March 11, 2002
The effects of long-term treatment of multiple sclerosis (MS) with Betaferon® (interferon beta-1b) were presented at a Schering symposium for neurologists on March 9 in Vienna, Austria.
Results from the 12-year follow-up study, the longest period that any beta-interferon has been studied, showed sustained clinical benefits for the patients and high long-term patient compliance and tolerability.
Prof. George Rice, Department of Clinical Neurological Sciences, University of Western Ontario, Canada, and lead investigator of the follow-up study, commented: "We can see from this follow-up that early and prolonged treatment of MS using Betaferon results in a sustained benefit for patients in terms of their burden of disease when monitored by magnetic resonance imaging (MRI). In those patients who continue the treatment for 12 years, the drug was tolerated exceptionally well. The follow up was designed to look at MRI-based disease activity measures, not to examine the frequency and severity of attacks. Interferons are known to show a clear influence on the disease measured in this way: It is reassuring that this benefit is durable".
The follow-up study -- the longest ever conducted on the treatment of MS -- followed 31 patients with MS who had participated in the first placebo-controlled, double-blind clinical trial with a beta interferon (Betaferon). Over 12 years, Betaferon-treated patients showed a decrease in the burden of disease measured by MRI as compared to untreated patients.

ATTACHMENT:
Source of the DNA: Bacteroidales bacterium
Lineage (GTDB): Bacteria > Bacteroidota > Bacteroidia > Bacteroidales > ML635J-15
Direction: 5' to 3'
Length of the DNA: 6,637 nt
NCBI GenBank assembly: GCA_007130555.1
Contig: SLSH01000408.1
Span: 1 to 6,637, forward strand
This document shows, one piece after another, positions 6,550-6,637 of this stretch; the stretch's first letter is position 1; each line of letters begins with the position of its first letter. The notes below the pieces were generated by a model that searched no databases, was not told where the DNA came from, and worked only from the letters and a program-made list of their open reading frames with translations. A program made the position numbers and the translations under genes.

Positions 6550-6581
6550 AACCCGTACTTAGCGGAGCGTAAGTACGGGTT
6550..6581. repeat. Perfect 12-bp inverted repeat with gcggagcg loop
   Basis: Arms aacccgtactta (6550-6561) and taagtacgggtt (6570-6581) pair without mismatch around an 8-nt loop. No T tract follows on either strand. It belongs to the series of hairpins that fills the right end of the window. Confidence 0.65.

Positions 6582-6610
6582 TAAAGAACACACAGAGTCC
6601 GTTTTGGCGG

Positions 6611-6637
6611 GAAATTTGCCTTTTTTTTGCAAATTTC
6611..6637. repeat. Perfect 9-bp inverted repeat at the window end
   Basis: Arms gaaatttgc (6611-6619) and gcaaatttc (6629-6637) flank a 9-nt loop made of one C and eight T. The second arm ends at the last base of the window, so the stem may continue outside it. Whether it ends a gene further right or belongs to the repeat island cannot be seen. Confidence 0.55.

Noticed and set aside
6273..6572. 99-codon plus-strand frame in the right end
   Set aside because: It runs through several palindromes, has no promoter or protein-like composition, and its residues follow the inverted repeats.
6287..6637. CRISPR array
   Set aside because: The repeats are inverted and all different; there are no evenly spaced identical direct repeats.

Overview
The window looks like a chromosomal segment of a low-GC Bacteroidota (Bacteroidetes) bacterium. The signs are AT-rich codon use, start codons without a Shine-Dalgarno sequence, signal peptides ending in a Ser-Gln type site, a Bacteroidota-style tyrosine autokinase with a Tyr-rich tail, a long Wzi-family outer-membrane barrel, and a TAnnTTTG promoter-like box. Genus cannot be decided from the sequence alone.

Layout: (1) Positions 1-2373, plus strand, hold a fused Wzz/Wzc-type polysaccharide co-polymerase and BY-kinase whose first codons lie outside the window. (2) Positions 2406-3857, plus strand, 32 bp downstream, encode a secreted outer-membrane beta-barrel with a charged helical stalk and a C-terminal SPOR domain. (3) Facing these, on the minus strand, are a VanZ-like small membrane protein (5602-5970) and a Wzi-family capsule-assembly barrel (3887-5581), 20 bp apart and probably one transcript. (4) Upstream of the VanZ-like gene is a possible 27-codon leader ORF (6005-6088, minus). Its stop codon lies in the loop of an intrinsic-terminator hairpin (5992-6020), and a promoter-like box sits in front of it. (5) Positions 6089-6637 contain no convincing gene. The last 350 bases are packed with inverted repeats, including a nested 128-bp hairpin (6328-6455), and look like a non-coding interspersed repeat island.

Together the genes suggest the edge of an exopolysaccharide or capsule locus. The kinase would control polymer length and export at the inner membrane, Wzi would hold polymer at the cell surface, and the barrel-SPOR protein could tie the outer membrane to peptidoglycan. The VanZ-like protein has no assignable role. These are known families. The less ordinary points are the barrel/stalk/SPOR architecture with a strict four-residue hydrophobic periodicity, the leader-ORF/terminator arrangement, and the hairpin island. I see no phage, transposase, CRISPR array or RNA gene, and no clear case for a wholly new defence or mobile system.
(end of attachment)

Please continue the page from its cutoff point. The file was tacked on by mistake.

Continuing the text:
The flu-like symptoms, which are seen frequently with beta-interferon use, were found to disappear over time, dropping from 66 percent to 5 percent in the 12th year. Another important observation from this follow-up was that neutralising antibodies, which tend to develop in the first years of treatment (about 40 percent of patients in this follow-up), disappeared in almost all patients.
"Together with the positive long-term benefit of Betaferon, the follow up has shown that many side effects that initially concerned people with MS disappear over time, an important fact for patients and physicians," said Dr Rice.
These encouraging results will be further evaluated in the other patients who participated in the pivotal trial.
SOURCE: Schering AG
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